Archive for October, 2012

The regulations and standards set for our commercial products in the U.S. is something that I think has advanced our quality of life greatly. In this chapter I learned about quality management and how manufacturing companies use continuous quality improvement to minimize defective products. This is something that would be unheard of a century ago since businesses were less worried about quality and more focused on driving up profits. In my history class, we discussed the progressive era and the uprising of organizations to oversee the quality of how goods were produced. One example is the USDA.

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These days we see the USDA seal on practically every produce item we buy in our super markets, but before the USDA came about, it was sickening the way our food was handled and processed. The Jungle was a book written by Upton Sinclair that ultimately brought about improvements in the manufacturing business. It wasn’t long after the publishing of this book, that working conditions started to change drastically. From child labor laws to more regulations, the manufacturing industry saw much needed improvements during this time. I think it’s important to our nation that we do make improvements like this because it really does make a huge difference on our standard of living and sets us apart from the rest of the world in that regard.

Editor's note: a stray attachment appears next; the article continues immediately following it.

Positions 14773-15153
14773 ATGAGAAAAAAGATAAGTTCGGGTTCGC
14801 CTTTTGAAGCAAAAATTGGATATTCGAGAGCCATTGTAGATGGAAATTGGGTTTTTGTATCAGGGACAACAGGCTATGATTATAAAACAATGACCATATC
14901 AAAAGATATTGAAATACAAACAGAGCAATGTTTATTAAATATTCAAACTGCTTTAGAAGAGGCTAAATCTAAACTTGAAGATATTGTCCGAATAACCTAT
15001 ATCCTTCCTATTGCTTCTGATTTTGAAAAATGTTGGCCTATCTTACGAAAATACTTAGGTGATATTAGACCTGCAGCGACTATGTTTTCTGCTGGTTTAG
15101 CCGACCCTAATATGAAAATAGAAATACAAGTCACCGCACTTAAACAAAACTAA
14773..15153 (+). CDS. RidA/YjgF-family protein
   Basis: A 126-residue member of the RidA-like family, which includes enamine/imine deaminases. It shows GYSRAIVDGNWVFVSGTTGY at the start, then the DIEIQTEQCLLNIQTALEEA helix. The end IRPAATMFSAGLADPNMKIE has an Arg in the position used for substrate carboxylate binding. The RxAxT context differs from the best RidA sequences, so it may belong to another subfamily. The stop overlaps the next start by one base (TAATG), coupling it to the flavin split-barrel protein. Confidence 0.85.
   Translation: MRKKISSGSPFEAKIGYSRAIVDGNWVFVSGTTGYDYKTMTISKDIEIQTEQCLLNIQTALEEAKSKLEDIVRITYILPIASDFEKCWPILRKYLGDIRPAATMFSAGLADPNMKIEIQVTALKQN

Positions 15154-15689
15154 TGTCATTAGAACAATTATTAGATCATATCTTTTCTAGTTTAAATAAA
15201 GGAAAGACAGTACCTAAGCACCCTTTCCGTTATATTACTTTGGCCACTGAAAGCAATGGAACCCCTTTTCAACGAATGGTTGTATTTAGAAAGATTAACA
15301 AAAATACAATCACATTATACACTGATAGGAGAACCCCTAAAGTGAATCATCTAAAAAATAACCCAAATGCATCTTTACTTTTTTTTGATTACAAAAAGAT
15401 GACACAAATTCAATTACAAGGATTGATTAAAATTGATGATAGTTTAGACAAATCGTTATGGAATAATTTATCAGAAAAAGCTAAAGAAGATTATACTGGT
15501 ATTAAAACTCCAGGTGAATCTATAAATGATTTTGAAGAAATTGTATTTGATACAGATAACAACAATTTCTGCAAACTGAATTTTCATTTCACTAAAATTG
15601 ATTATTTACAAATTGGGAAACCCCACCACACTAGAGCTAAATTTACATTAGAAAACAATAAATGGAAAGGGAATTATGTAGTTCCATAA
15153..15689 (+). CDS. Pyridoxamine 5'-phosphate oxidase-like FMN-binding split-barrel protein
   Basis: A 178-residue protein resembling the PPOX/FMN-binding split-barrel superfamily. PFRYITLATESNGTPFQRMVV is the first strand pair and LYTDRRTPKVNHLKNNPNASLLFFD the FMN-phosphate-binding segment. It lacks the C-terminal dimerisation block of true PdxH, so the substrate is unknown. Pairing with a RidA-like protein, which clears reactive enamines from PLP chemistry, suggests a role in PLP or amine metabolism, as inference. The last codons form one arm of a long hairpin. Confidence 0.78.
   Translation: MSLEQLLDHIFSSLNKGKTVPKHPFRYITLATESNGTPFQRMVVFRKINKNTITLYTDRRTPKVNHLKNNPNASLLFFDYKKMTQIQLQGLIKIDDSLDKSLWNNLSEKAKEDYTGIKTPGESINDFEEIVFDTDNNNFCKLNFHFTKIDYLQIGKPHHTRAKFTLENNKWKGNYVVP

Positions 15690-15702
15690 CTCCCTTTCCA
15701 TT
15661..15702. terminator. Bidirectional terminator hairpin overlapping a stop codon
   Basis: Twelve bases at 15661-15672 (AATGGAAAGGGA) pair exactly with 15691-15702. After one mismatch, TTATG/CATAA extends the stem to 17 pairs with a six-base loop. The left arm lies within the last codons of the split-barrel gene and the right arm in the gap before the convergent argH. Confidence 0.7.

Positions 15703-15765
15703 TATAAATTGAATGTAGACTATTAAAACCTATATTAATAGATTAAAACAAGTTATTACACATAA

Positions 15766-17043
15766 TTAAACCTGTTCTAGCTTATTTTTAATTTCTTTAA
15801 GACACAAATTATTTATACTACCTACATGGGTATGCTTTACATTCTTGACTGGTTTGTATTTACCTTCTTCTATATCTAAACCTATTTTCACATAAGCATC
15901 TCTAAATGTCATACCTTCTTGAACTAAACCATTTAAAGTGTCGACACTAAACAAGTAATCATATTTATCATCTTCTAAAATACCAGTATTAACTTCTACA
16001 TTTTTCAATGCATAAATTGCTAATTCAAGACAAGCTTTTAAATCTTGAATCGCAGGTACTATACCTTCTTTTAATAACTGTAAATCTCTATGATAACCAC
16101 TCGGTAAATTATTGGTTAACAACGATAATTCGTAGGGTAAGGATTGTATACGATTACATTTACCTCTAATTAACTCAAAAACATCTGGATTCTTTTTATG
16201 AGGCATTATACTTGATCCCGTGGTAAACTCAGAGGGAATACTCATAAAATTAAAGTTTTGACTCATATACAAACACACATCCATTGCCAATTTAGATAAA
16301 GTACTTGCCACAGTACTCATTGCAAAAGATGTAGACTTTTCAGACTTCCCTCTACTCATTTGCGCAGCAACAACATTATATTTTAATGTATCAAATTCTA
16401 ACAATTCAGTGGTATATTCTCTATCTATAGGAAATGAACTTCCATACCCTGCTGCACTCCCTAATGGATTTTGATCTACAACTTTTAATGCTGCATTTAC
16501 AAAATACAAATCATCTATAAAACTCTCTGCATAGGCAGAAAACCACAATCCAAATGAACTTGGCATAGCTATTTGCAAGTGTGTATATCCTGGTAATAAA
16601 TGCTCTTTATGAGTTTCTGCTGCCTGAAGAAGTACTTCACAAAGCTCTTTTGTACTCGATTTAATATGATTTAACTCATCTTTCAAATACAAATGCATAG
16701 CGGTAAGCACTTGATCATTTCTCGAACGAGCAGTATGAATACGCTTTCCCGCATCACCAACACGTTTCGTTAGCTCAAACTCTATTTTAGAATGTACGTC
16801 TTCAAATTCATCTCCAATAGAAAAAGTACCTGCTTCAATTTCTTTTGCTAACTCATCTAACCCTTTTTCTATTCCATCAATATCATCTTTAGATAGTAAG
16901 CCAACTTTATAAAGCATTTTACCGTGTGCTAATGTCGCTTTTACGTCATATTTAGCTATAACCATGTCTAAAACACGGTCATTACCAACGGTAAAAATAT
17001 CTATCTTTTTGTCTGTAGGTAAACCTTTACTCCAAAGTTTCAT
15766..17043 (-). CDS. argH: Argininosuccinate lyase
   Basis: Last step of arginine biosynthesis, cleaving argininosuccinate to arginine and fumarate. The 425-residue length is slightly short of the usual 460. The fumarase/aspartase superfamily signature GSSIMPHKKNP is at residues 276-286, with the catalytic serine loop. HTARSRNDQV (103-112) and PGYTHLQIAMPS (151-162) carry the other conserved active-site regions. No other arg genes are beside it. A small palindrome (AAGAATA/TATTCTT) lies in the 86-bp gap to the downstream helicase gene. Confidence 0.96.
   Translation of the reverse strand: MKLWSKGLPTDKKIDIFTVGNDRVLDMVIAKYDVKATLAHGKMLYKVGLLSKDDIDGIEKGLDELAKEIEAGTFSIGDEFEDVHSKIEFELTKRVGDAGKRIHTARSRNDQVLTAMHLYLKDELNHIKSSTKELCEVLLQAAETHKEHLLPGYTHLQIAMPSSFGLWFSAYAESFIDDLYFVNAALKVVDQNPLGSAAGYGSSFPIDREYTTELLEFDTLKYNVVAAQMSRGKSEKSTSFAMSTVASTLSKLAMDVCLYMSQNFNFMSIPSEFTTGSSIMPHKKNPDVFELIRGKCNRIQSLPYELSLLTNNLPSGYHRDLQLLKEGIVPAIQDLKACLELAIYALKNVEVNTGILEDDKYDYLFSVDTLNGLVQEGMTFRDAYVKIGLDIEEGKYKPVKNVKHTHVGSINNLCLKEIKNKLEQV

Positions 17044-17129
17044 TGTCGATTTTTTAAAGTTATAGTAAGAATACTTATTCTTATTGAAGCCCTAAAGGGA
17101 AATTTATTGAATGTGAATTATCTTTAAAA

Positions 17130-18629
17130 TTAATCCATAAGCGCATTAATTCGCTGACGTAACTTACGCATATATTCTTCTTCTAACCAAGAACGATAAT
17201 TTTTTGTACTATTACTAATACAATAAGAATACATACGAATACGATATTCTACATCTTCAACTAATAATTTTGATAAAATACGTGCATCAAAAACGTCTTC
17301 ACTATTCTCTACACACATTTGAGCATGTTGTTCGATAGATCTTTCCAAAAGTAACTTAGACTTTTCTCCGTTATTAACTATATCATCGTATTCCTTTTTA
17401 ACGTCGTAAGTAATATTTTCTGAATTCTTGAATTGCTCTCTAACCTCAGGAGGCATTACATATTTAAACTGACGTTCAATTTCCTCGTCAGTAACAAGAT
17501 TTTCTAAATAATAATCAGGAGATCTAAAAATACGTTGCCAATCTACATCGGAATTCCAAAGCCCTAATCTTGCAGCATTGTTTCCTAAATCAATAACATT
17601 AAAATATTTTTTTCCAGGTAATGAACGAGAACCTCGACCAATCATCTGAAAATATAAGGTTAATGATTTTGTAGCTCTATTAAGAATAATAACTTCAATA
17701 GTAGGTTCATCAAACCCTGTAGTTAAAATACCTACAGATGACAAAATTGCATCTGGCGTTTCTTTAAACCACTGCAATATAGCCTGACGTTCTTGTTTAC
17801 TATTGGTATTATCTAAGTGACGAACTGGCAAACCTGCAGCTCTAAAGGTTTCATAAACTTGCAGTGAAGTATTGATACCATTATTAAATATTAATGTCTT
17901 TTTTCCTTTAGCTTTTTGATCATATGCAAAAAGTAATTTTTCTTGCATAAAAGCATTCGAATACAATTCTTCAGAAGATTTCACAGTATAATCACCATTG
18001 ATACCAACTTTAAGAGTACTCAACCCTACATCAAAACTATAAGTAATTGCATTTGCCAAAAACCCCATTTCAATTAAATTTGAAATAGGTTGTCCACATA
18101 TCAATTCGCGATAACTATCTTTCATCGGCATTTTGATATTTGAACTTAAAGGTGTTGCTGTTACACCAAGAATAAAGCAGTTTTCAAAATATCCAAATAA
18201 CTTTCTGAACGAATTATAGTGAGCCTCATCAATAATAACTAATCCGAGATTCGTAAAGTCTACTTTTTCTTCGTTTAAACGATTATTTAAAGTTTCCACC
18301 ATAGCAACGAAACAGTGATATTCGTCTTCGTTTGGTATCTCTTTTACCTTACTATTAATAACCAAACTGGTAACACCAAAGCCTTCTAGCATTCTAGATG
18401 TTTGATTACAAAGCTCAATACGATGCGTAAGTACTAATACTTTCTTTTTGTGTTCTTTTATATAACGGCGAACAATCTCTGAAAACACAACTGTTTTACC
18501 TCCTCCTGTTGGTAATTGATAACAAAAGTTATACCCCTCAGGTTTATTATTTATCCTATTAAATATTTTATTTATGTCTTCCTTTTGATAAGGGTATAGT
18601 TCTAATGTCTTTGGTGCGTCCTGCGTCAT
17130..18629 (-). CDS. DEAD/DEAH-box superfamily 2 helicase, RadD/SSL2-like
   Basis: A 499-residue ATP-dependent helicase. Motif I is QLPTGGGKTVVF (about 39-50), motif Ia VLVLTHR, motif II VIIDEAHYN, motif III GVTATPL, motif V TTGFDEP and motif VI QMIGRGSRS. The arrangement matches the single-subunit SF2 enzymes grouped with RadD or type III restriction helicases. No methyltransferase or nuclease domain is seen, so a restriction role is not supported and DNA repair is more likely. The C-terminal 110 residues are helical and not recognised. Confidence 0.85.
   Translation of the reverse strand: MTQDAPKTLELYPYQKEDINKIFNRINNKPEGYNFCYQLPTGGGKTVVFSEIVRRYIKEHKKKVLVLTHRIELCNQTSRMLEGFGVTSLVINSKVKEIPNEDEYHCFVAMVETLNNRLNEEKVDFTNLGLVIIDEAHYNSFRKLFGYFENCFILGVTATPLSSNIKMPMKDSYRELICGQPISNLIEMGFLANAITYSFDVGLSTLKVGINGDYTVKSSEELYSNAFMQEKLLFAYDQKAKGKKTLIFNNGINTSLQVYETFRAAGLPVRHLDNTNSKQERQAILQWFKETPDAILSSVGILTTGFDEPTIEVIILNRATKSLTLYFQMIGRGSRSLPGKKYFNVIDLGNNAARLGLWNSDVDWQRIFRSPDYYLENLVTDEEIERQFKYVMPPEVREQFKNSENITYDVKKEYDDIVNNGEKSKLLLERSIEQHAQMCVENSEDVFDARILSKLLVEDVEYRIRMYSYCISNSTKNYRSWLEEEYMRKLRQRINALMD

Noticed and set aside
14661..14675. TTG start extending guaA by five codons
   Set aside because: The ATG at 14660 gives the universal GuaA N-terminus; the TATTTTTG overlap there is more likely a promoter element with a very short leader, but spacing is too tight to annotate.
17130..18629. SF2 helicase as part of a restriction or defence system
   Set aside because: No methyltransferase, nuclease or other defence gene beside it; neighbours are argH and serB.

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As we continue to grow in the field of industry I think improvements in TQM and Operations Management can help solve a lot of problems we still face with products. We still continue to have recalls on certain goods and a lot of times those are things that can be stopped. The MAIN reason for all of these recalls always is because of some sort of hazard or injury. With TQM, we can save a number of lives and prevent accidents from ever happening and I think this is highly important!

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We now live in an age were technology has made goods and services more readily available than ever. With these mega factories and mass production lines, new regulations should be brought forth to ensure companies aren’t skipping any vital safety inspections. The way these companies are regulated are important to our daily lives, our nation’s economy, and above all our environment. With most factories now being loaded with program software and computers and robots doing most of the work, we have a huge opportunity to improve quality of goods while keeping cost low. There’s several things we have corrected in our industrial world in the last 100 years and I think it’s safe to say that we can certainly be happy we don’t face the same terrible issues experienced in the 20th century.

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Teamwork Equals Success

Posted: October 6, 2012 in Uncategorized

It’s interesting to see UA’s organization chart and how each job is connected to one another. It’s certainly a lot more complicated and taller than I would have guessed it would be.

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Compared to this chart of a general business, it’s easy to see how many different fields a University has to cover with extra job positions. This is an interesting concept that I’m learning about for the first time and I can definitely see how it can help organize a company.